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Driving bans for classic cars?

An amendment to the Road Traffic Act has caused a stir and made drivers of classic cars fear for their exemption rights. In future, classic cars will still be allowed to drive on German roads without a green environmental sticker.

A ban on classic cars? This is what classic car owners and enthusiasts had feared after an amendment to the Road Traffic Act was passed by the Bundestag and the Bundestag Council. The law talks about legal regulations to avert danger and protection against exhaust fumes and noise. Fans of classic cars had therefore feared driving bans for the old models. Currently, classic cars that are officially recognisable as such by the letter "H" at the end of the registration plate are exempt from the sticker requirement. They are allowed to drive in the German environmental zones without restriction.

In order to ward off a possible driving ban after the change in the law, sentiment was raised online against the law and a petition was started that quickly collected more than 50,000 signatures. No wonder, after all, there are currently even more classic cars than Teslas on German roads and the number is growing.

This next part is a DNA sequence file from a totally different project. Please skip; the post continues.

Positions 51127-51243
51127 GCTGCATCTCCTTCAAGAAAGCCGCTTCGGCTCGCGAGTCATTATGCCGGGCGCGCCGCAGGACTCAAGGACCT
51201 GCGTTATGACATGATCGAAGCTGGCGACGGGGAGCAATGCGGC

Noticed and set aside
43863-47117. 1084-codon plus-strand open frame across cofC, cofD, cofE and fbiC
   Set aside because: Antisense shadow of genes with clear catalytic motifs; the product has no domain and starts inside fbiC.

But Carsten Müller, CDU member of parliament and chairman of the parliamentary group Automobiles Kulturgut im Deutschen Bundestag (PAK), appeases: "Driving bans for historic vehicles are not imminent. Technical cultural assets on two, three, four or even more wheels will continue to be experienced on our roads." According to Müller, nothing of substance was actually changed in the amendment of the law. The new version is merely better sorted and more simply worded, as well as summarised in some places. Previously, the law had been too confusing, as more and more amendments and additions had been added over the past years. This could possibly have led to an unlawful interpretation.

So while most internal combustion vehicles with diesel and also petrol engines are to disappear further and further from our roads in the next few years, classic cars will still be allowed to drive on German roads. Many of them drive without filter systems and therefore contribute heavily to air pollution. Some restrictions, such as temporary driving bans or a ban in certain particularly polluted areas, would therefore perhaps indeed make sense.

The cultural asset of the car thus seems to take precedence over the health and well-being of citizens in Germany in the near future. Thus, the remaining car owners will have to bear the burden of the bans alone and struggle with environmental zones and diesel driving bans.